8 Short and Not-So-Sweet Verses by Dorothy Parker

Dorothy Parker young

Here’s a sampling of Dorothy Parker‘s cynical verses on life and love. In her heyday from the late 1920s through the 50s, she was known for her sharp wit, and was one of the founding members of the Algonquin Roundtable, an exclusive group of eminent New York City writers.

Behind her famous acid wit was a life often filled with struggle and sadness. Following a difficult childhood, she lived fairly recklessly, drinking excessively, going from one bad relationship to another, and often contemplating suicide. ‘What fresh hell is this?’ she wondered in one famous poem.

In another sad, witty rumination about the various distasteful ways to take one’s own life, she concluded that, after all, “You might as well live.” When her poems were first published, critics panned them as frivolous little ditties. But they were more than that, and her influence and biting wit have endured.

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A Very Short Song

Once, when I was young and true,
Someone left me sad —
Broke my brittle heart in two
And that is very bad.

Love is for unlucky folk,
Love is but a curse.
Once there was a heart I broke;
And that, I think, is worse.

. . . . . . . . . . .

On Being a Woman

Why is it, when I am in Rome,
I’d give an eye to be at home,
But when on native earth I be,
My soul is sick for Italy?

And why with you, my love, my lord,
Am I spectacularly bored,
Yet do you up and leave me — then
I scream to have you back again?

. . . . . . . . . . .

General Review of the Sex Situation

Woman wants monogamy,
Man delights in novelty,
Love is woman’s moon and sun;
Man has other forms of fun.
Woman lives but in her lord;
Count to ten, and man is bored.
With this the gist and sum of it,
What earthly good can come of it?

. . . . . . . . . . .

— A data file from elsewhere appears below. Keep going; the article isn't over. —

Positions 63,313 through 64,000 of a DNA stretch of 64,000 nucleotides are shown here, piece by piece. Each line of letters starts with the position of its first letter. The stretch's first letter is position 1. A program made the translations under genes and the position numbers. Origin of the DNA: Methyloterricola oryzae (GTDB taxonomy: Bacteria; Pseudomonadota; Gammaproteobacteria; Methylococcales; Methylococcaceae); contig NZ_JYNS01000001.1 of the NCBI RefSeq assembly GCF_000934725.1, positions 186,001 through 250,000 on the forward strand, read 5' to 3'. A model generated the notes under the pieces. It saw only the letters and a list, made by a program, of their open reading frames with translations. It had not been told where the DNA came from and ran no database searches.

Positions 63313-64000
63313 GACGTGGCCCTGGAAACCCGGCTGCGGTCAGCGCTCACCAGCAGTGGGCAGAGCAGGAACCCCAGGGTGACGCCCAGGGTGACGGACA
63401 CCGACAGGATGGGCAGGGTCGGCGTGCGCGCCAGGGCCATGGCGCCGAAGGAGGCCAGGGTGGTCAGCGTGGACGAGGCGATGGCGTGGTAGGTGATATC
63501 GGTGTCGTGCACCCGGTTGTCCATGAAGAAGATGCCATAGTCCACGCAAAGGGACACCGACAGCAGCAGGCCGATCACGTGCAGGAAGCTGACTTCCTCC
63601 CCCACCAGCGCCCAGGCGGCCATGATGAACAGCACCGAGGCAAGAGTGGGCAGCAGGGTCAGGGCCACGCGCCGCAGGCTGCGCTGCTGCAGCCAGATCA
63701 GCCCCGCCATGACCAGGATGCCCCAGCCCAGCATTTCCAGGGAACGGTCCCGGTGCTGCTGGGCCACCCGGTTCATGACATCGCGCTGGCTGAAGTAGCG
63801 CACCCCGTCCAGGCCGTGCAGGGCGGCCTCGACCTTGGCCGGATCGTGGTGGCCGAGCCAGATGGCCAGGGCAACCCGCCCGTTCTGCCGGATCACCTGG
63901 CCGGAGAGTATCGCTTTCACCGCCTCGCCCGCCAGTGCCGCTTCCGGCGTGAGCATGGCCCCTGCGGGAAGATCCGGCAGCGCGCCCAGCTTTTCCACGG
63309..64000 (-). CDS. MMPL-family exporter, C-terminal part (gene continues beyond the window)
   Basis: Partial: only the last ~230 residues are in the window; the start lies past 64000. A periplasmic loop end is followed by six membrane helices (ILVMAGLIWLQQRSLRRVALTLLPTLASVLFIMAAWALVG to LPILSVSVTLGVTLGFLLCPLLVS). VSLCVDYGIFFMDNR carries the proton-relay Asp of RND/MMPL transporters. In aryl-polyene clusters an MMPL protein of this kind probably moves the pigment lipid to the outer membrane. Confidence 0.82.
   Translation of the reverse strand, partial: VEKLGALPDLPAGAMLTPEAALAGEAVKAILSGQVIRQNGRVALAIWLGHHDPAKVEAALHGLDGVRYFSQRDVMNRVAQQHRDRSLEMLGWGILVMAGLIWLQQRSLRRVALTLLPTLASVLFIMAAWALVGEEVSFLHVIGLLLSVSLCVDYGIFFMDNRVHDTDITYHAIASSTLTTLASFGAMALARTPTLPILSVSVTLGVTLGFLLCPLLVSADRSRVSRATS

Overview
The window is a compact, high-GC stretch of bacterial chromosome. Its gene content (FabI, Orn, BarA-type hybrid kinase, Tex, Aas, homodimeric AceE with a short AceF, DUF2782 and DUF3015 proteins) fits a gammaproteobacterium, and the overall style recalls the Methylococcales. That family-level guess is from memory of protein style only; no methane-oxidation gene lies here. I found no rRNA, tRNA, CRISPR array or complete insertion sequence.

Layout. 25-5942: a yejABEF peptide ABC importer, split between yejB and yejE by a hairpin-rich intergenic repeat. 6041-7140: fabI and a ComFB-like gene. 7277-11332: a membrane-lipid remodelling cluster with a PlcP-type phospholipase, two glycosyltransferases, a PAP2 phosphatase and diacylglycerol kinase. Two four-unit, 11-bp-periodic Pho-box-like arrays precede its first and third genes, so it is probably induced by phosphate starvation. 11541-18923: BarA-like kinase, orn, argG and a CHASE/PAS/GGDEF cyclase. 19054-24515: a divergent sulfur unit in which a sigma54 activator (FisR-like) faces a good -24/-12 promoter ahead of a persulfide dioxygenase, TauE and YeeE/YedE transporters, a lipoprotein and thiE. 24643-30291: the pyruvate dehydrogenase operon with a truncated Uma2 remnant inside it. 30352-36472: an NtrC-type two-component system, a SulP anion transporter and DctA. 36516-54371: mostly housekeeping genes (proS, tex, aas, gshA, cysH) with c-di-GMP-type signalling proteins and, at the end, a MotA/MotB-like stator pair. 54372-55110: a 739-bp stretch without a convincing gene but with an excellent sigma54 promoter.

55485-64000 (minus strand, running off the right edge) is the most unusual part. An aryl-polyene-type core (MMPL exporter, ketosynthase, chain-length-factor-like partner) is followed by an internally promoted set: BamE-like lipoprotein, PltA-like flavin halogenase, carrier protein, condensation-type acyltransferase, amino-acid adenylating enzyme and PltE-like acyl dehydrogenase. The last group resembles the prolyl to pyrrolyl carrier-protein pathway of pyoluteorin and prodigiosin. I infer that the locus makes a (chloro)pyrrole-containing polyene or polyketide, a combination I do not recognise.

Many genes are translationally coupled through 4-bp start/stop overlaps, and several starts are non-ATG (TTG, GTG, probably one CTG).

Razors pain you;
Rivers are damp;
Acids stain you;
And drugs cause cramp.
Guns aren’t lawful;
Nooses give;
Gas smells awful;
You might as well live.

. . . . . . . . . .

Dorothy Parker

You might also like:
Witty and Wise Dorothy Parker Quotes

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Superfluous Advice

Should they whisper false of you,
Never trouble to deny;
Should the words they say be true,
Weep and storm and swear they lie.

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Were you to cross the world, my dear,
To work or love or fight,
I could be calm and wistful here,
And close my eyes at night.

It were a a sweet and gallant pain
To be a sea apart;
But, oh, to have you down the lane
Is bitter to my heart.

. . . . . . . . . .

Dorothy Parker biography


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De profundis

Oh, it is, then, Utopian
To hope that I may meet a man
Who’ll not relate in accents suave,
Tales of girls he used to have?

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Unfortunate Coincidence

By the time you swear you’re his,
Shivering and sighing,
And he vows his passion is
Infinite, undying —
Lady, make a note of this:
One of you is lying.

11 Responses to “8 Short and Not-So-Sweet Verses by Dorothy Parker”

  1. Higgledy piggledy my black hen
    She laid eggs for gentlemen
    You could not persuade her with gun or lariat
    To come across for the proletariat

  2. Why is it, when I am in Rome,
    I’d give an eye to be at home,
    But when on native earth I be,
    My soul is sick for Italy?

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